Menopause is a natural transition that occurs during a menstruating person’s life marked by the end of menstruation. It is associated with different physical and emotional changes, and for some, these changes can affect the quality of their mental health. (16) Keep reading to learn more about the physical and emotional changes associated with menopause, and how to support your mental health during this important life stage.
What is menopause?
Menopause is a time in a menstruating person’s life when their menstrual cycle ends and their ovaries stop producing the hormones estrogen and progesterone. (14) Menopause officially occurs one year after a person experiences their last menstrual cycle. Once a person reaches menopause, they are no longer able to become pregnant. (16)
Perimenopause refers to the transition to menopause and a person’s last menstrual period. This transition can last two to eight years and usually begins during a menstruating person’s late forties. (16)
During perimenopause, menopause, and post-menopause, an individual’s hormone levels are changing, and both mental and physical changes may occur. (14)
Did you know? Menopausal hot flushes (or flashes) can be triggered by things like spicy food, alcohol, caffeine, a hot environment, or stress. Writing down and tracking your hot flushes helps to figure out what may trigger them for you, helping prevent them in the future. (20)
Menopause and mental health
During perimenopause, menopause, and post-menopause, people may experience for the first time or worsening mental health issues. The physical symptoms and hormonal shifts of menopause may lead to mood changes and negatively affect mental health. (7)(22)
Just like with physical health, it’s important to look after our mental health. Mental health refers to a state of well-being and can be characterized by factors such as:
- Enjoying life
- Coping well with stress
- Feeling connected to others
- Having a good sense of self
- Having a sense of purpose
- Having strong relationships (21)
Mental illness, which is distinct from mental health, refers to disturbances in feelings, thoughts, and perceptions that are serious enough to affect day-to-day functioning. Some examples of mental illnesses include schizophrenia, anxiety disorders, and mood disorders such as major depressive disorder. (21)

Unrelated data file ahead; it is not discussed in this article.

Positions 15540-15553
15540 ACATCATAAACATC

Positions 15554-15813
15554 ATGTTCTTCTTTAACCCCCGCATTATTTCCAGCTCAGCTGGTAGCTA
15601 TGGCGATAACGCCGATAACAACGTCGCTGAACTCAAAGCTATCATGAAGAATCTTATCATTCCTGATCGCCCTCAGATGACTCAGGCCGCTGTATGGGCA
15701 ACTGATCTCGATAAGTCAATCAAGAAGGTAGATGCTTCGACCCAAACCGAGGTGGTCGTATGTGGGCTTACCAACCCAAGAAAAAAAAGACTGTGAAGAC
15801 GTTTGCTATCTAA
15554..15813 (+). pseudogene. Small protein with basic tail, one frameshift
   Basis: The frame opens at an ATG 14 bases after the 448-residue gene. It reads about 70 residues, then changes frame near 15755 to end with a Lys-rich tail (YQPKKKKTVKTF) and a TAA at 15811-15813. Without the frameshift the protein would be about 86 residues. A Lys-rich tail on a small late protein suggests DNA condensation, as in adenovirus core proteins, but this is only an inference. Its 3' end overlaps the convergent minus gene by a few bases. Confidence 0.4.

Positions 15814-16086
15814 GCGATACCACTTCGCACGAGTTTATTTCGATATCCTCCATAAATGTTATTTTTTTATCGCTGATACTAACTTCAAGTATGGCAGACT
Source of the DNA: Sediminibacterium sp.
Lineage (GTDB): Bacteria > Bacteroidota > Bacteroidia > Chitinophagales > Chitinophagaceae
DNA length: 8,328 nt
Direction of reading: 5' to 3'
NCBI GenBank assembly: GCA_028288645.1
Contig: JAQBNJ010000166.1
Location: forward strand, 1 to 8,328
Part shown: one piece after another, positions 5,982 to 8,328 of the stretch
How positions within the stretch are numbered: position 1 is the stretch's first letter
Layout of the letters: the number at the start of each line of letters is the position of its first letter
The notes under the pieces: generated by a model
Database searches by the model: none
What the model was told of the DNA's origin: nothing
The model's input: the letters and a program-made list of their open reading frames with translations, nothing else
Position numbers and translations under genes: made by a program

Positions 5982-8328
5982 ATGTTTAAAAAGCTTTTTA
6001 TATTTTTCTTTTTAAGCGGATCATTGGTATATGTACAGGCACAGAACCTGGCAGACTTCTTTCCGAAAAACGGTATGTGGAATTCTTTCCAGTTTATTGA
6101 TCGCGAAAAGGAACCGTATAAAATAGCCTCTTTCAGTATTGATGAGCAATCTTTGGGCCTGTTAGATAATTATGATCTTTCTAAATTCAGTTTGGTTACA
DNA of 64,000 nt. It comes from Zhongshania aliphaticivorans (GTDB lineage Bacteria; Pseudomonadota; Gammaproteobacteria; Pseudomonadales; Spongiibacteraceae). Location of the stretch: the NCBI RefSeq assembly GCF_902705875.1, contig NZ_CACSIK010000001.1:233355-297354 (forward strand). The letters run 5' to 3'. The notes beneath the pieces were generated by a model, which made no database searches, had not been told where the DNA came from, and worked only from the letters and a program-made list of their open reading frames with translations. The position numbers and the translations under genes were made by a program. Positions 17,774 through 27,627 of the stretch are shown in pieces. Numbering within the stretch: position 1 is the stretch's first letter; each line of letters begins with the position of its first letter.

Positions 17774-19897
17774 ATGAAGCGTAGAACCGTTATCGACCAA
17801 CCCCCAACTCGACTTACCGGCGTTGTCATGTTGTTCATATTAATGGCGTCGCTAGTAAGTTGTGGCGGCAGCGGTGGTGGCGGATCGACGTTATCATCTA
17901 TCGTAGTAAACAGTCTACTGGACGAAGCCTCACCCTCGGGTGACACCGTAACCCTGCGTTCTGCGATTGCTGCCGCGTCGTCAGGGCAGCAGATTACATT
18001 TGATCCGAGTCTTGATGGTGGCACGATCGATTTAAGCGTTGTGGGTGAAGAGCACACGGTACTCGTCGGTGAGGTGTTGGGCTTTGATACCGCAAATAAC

Depression and menopause
During perimenopause, individuals may be more vulnerable to depressive symptoms as a result of fluctuating hormone levels. Mood changes and physical changes such as hot flashes or trouble sleeping may also be associated with depressive symptoms. (5)(17)(18)
Depression (major depressive disorder), sometimes called clinical depression, is different from periodically feeling depressive symptoms. It’s a mood disorder that causes symptoms that regularly negatively impact how you feel and handle daily activities. Symptoms must persist for two or more weeks in order to be diagnosed as major depressive disorder. (6)
Depressive symptoms and symptoms of depression may include:
- Appetite and/or weight changes
- Difficulty sleeping, or oversleeping
- Guilt or worthlessness
- Hopelessness or pessimism
- Loss of interest or pleasure in hobbies and activities
- Sad, anxious, or “empty” mood (6)
A meta-analysis study compared the risk of clinical depression and depressive symptom severity during perimenopause to pre-menopause. Results demonstrated that perimenopausal women do not have a greater risk than pre-menopausal women in developping depression. However, perimenopausal women were more likely to experience depressive symptoms with greater severity than pre-menopausal women. There is also a relationship between vasomotor symptoms (e.g., night sweats, hot flashes) and depressive symptoms during perimenopause. This research suggests that women may be more vulnerable to depressive symptoms during perimenopause than before menopause. (5)
Did you know? In the United States, symptoms of depression, hot flashes, and sleep disturbances are more severe in black individuals than white individuals, but they are less likely to receive medical and mental health services. (11)
Anxiety and menopause
Anxiety disorders are characterized by feelings of fear or distress that are out of proportion with the situation, seriously impacting an individual’s behavior, thoughts, and physical and emotional health. Many people, however, may feel anxious (e.g., nervousness, tension, breathlessness, chest pain) in response to a real event and do not have an anxiety disorder. (12)
A longitudinal study examined the risk of anxiety in women between the ages of 42 to 52 over a ten-year period. Symptoms of irritability, feeling fearful for no reason, tension or nervousness, and a racing or pounding heart were used to measure anxiety scores. Results demonstrated that women with low levels anxiety at baseline (before perimenopause) were more likely to report high levels of anxiety symptoms during perimenopause and post-menopause. Women with high levels of anxiety at baseline (befor perimenopause) continued to experiencee high levels of anxiety throughout the different stages of menopause, however, they did not experiene an increase in their levels. This research suggests that pre-menopausal women with low levels of anxiety are more likely to experience an increase in anxiety levels during and after menopause than pre-menopausal women with high levels of anxiety. (2)
Cognitive function and menopause
One study examined differences in cognitive function during the different stages of reproductive age. Results demonstrated that women in their first year post-menopause performed significantly worse in certain areas of cognition (i.e., verbal learning, verbal memory, motor function, working memory tasks) compared to women in late reproductive age and perimenopause. These results suggest that decreases in certain areas of cognitive function may be most noticeable in the first year after menopause. (24)